In addition to what competitors offer and all the security and privacy that WhatsApp begins to provide, to extend the encryption end-to-end all the work, automatically, the app moves to the life of a billion people, people who might not understand what it all means. And that to open this precedent among the messengers apps, WhatsApp purchase a very big fight with governments and the justice of several countries where it is a success, like Brazil.
The Soviet Union to Justice
From the time that the app was purchased by Facebook, the CEO and founder of WhatsApp, Jan Koum, is hitting keys as advertising, privacy and security. According to Koum, the question is too personal, especially after WhatsApp turned target processes. “I grew up in the Soviet Union during the communist regime, and the fact that people could not speak freely is one of the reasons that made my family moved to the United States.”
Out the personal stories of one of its founders, WhatsApp made clear in his statement that the novelty has to do with the increasingly frequent demands of justice, including Brazil, where the vice president for Latin America Facebook, Diego Dozdan was arrested for not meet the requests of the judiciary and where, in November 2015, WhatsApp was blocked for 12 hours by similar reason.
For a few years before being large, popular and part of criminal investigations, WhatsApp did not care so much about issues such as security and privacy, details how this article Pando. However, since 2013 something changed. Just note the tone of the statement:
Every day we see stories about improperly accessed or stolen sensitive records. And if nothing is done, more digital information and communication between people will be vulnerable to attacks in the years to come. Fortunately, encryption, end-to-end protects us from these vulnerabilities. Encryption is one of the most important tools that governments, companies and individuals have to promote safety in the new digital era. Recently there has been much discussion about the encrypted services and the work of justice. While we recognize the important work of Justice to keep people safe, efforts to weaken the encryption risk exposure information from users of the abuse of cyber criminals, hackers and oppressive regimes.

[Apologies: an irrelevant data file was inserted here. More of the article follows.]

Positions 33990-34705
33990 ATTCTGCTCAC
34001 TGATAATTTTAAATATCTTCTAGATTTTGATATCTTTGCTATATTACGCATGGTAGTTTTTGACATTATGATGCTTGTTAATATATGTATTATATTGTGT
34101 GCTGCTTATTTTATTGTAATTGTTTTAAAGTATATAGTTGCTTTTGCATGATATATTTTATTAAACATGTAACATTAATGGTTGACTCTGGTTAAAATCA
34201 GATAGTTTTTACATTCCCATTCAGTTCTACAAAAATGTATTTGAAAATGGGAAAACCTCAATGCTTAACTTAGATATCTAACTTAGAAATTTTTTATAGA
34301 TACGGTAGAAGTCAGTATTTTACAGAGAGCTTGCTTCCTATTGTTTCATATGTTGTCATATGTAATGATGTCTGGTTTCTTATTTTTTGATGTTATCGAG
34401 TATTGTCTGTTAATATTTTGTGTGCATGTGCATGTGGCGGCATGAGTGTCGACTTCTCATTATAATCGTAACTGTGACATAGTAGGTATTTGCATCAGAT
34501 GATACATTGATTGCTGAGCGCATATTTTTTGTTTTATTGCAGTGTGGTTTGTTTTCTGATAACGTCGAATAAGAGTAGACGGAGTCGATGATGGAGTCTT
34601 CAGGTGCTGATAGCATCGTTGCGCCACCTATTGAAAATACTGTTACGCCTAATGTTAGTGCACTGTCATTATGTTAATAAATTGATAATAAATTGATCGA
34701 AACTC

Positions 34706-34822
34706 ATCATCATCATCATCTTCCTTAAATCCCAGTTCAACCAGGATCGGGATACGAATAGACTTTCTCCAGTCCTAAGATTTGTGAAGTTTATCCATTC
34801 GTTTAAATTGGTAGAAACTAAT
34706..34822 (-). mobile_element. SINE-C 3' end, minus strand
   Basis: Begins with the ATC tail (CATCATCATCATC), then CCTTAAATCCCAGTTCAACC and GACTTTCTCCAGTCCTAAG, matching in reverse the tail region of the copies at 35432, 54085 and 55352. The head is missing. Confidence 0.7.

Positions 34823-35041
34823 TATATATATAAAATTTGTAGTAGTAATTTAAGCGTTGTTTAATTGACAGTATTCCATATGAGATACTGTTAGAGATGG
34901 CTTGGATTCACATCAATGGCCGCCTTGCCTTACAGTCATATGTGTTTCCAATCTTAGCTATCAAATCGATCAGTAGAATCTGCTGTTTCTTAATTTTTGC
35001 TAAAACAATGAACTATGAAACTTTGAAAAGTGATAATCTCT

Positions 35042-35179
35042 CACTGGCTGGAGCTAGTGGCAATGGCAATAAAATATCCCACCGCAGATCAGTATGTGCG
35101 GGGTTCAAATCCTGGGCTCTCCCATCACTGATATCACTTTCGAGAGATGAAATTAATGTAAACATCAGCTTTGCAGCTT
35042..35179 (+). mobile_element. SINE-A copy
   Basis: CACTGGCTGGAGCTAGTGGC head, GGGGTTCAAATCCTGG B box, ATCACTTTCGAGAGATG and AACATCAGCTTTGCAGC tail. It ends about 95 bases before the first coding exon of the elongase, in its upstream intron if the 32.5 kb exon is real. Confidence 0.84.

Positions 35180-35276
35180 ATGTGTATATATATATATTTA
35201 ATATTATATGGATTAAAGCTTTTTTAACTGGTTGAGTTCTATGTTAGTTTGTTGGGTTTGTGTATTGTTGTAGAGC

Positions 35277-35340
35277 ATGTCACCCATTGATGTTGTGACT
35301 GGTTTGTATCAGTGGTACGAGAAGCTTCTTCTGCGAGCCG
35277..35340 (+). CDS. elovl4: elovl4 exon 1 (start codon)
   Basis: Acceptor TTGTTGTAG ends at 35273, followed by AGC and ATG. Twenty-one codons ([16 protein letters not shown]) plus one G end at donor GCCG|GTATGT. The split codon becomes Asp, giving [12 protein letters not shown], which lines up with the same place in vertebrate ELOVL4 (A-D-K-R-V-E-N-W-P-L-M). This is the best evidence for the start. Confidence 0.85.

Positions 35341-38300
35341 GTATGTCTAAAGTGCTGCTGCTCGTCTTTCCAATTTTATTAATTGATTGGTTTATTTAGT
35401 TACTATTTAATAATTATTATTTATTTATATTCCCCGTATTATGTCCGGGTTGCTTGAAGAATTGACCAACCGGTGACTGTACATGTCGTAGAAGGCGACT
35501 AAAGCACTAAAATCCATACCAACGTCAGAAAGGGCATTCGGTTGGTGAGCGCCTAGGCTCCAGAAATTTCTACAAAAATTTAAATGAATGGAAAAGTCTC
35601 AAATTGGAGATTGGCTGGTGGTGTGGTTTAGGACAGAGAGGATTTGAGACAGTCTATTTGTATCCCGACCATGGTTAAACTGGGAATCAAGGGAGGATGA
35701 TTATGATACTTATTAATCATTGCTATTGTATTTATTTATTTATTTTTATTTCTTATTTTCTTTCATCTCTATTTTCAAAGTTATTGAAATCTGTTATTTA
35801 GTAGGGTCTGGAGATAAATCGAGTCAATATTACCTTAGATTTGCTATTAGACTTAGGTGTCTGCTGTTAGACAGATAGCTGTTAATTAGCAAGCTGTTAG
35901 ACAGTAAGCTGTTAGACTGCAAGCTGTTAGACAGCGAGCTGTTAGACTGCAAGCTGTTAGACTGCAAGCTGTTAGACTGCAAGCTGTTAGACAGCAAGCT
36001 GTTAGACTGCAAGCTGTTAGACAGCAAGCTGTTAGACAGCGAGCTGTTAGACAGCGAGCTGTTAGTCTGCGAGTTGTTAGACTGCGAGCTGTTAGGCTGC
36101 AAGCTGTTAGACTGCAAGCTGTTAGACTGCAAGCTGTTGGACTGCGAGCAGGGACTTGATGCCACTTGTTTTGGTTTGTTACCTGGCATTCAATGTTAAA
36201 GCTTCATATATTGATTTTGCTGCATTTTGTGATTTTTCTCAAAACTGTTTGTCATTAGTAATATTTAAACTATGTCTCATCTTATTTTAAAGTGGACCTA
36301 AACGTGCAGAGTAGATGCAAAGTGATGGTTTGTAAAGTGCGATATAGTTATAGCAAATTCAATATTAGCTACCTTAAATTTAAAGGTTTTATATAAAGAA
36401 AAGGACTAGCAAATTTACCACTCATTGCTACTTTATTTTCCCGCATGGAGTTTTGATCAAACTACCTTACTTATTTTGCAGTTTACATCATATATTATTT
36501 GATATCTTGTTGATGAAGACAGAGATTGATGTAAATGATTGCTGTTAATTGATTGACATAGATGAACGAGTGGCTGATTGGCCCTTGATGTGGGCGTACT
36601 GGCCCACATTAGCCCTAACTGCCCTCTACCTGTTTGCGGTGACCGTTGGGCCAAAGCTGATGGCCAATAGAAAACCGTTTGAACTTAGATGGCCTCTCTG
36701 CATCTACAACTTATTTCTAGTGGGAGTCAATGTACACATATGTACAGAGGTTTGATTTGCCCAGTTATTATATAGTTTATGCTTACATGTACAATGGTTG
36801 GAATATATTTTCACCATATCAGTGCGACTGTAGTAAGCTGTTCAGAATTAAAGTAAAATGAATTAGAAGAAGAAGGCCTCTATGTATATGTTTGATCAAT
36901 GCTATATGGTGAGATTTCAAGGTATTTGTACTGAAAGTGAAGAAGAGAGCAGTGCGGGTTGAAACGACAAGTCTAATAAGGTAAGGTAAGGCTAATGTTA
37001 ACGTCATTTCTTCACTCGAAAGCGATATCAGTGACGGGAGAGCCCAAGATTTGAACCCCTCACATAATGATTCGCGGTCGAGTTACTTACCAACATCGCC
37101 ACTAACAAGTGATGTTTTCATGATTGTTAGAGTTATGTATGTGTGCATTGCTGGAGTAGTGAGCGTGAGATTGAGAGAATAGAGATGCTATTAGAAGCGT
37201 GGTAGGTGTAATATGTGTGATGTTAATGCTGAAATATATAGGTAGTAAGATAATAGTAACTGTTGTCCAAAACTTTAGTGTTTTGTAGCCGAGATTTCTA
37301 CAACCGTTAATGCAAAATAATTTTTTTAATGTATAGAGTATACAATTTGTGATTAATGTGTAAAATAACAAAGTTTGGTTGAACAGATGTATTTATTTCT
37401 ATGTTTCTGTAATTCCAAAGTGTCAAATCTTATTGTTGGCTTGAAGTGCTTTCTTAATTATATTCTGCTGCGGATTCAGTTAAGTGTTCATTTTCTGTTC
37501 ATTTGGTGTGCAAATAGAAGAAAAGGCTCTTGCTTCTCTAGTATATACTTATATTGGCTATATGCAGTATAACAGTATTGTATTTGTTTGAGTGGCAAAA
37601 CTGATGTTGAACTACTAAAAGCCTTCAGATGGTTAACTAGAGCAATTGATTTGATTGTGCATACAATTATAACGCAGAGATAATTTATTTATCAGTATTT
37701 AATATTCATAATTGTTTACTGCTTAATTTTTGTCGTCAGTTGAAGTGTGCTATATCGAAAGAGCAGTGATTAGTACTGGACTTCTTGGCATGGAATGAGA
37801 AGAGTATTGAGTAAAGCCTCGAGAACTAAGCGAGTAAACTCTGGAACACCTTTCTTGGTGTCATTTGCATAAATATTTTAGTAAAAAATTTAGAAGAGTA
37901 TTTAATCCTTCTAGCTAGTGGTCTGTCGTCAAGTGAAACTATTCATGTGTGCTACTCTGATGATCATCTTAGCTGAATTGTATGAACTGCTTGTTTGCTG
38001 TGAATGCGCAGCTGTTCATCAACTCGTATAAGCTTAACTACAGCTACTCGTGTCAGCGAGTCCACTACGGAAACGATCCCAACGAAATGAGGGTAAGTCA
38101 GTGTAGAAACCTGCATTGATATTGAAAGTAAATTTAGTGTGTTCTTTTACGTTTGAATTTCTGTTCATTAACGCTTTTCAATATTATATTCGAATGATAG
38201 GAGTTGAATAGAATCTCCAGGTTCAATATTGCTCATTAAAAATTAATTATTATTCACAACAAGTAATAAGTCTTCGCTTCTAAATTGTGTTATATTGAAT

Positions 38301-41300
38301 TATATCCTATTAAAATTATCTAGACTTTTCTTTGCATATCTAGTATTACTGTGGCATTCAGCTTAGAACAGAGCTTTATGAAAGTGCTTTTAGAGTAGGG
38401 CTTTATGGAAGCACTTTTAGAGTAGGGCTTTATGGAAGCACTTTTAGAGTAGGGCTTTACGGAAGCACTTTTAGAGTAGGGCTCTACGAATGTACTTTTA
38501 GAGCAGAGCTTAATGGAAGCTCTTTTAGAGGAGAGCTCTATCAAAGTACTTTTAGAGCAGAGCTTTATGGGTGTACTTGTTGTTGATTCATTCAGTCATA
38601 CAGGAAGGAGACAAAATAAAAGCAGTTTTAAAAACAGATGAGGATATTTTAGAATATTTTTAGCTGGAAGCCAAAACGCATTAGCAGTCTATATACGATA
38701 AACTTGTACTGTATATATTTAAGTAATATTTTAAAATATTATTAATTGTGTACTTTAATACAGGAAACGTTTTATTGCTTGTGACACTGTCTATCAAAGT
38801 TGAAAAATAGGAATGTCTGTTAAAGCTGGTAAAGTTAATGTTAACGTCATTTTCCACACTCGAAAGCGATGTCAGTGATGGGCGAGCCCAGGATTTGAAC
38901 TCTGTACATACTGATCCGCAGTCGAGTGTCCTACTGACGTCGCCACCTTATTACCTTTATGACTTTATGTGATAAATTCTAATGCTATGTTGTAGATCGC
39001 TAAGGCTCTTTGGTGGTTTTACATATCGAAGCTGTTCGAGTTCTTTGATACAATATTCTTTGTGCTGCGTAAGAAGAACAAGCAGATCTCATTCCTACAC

Faced with this news, it is possible that the Justice Department get in fights like the FBI and the US Department of Justice against Apple in the iPhone of San Bernardino shooters. Neither the FBI nor the DOJ wanted to comment on the news WhatsApp to Wired, nor about the fact that its leaders refuse to open a back door (backdoor) to when the justice and governments require access to messages sent by the app. According to the New York Times , the Justice Department was preparing to go after WhatsApp on similar issues to what happened in Brazil. And now?
It is important to remember that in several episodes that WhatsApp was required to cooperate, including in Brazil, there were other ways of trying to intercept criminals. In the terrorist attacks in France, for example, they were used SMS messages and phones without encryption, as notified ArsTechnica .
Here, the lawyer specializing in digital rights Adriano Mendes already hit the ball that the police could make use of other data in the search for criminals, as the location of the devices that exchange messages, whether or not of WhatsApp. Deivison, the forensic expert who spoke to the User’s Manual explains: “Even if a sender is sending encrypted messages to a recipient, you can still use the conversation metadata, ie, information about when and from which phone these messages were sent. You can not say or know the contents of what was spoken, but it is possible to establish the connection between two phones and say that the phone ‘John Doe’ exchanged messages with the ‘John Doe’. “
The issue of privacy is that it does not tolerate exceptions. If one is open, its effectiveness can never be guaranteed again.
As pointed out the author of the article from Wired, Cade Metz, this is the knack of Silicon Valley: billionaires with sweatshirts and T-shirts to kangaroo style that did something huge because they wanted and just because they could. The encryption end-to-end is largely a positive end-user point of view, which has more security and gain more privacy, but what if these billionaires to do something that is not so beneficial? Who would stop them?